Promoting ecosystem health and conservation through utilisation of Insect and Plant diversity: A model for sustainable development in Indonesia
An expert on insect ecology, specialising in host-parasitoid interaction, Dami Buchori has been working in Java since 1996. Insects play a vital role in maintaining the balance of ecosystems and the sustainable conservation of wildlife and local agriculture. Dami believes that this balance is in danger of being upset by the increased use of artificial chemical pesticides by Indonesian farmers as they move from traditional to modern techniques in an agriculturally dependent nation.
Dami’s interest lies in the conservation of insects and in particular with the conservation of natural predators to help alleviate pest abundance within agro-ecosystems. Her project compares the management of two very different areas; Gunung Haliman National Park (GHNP), the last remaining primary forest in Java, and Karawang, the site of intensive rice production for the country, in an attempt to assess the impact of different land use practices on insect biodiversity. GHNP is home to the endangered Javan eagle and the Javan gibbon, but both are now threatened by the local communities’ recent move towards the use of pesticides in their fields.
In order to design an environmentally friendly method of pest control, Dami’s project focuses on the role of insects in the ecosystem, the natural insecticide properties of some plants, and habitat management. The goal is to build a model of sustainable and safe agriculture that can be replicated in other areas.
The project includes study of the insect diversity found at the forest margin, as well as the impact of land-use systems on biodiversity, and the abundance and distribution of botanical pesticides. It also includes a very important community education component for farmers. In both Karawng and GHNP, the focus is on the use of existing natural enemies (biological control) as an alternative to chemical pesticides, and showing the community that local plants and their traditional habitat management is the key to sustainability. In order to do this, farmers are being taught about habitat management and the technology to mass produce natural insect enemies. The key to the project is the community empowerment it is giving to the people.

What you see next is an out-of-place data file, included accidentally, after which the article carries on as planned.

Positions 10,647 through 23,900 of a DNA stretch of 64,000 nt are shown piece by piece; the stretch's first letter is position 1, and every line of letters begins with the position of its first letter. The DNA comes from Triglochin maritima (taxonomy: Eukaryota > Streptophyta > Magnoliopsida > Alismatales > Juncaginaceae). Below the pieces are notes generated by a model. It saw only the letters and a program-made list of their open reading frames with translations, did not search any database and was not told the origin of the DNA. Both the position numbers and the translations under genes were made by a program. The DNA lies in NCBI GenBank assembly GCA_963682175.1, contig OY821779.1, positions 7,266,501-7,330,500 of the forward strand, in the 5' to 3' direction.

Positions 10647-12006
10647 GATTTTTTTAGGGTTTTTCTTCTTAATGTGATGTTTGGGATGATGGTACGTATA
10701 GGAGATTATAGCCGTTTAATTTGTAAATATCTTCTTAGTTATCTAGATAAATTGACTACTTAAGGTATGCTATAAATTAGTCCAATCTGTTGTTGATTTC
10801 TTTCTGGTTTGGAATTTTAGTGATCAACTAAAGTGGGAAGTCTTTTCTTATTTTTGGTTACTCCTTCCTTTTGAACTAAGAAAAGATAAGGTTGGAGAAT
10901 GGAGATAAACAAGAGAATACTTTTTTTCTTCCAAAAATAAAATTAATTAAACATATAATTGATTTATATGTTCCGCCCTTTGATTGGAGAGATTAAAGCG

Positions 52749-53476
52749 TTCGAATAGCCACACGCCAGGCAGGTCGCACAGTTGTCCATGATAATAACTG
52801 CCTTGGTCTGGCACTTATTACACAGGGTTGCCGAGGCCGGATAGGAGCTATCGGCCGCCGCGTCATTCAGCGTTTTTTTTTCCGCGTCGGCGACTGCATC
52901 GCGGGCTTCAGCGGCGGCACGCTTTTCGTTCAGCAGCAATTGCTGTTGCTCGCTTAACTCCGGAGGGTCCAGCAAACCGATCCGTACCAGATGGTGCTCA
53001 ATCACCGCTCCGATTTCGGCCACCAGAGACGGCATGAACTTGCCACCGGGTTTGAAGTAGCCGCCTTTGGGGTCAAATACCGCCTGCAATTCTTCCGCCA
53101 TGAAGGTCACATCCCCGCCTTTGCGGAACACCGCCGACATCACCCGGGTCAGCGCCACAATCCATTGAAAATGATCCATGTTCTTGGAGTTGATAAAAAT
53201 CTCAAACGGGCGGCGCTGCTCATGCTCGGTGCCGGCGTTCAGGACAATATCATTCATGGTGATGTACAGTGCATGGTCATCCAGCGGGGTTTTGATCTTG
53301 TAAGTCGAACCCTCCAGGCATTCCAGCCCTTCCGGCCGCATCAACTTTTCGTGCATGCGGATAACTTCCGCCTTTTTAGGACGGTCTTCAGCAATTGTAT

Continuation Funding from the Whitley Fund for Nature has enabled a field laboratory to be built in the Karawang area for the development of botanical insecticides and environmentally friendly bio-controllers. The laboratory acts as a mini botanical garden, as well as parasitoid insect mass rearing factory. The indigenous knowledge which is being put to good use in the lab is also being used by the project team to train local farmers, local government officials and local NGOs in the development of biological control methods.
Through Dami’s efforts, an effective network of local stakeholders has been put in place, and the lab is now critical to the next stage of the project to develop appropriate organic pesticides with input from local farmers. This is an important step towards building a model of sustainable and safe agriculture in Indonesia.
Since winning her Whitley Award, Dami has also established a small research and information centre at GHNP. The centre, which incorporates a small environmental library for children to help them understand the importance of their natural environment, has made the findings of Dami’s initial research on sustainable living and farming techniques available to local people. It is hoped that through participatory workshops to disseminate the critical information, it will be possible to begin to address some of the key issues associated with living and farming sustainably in Java.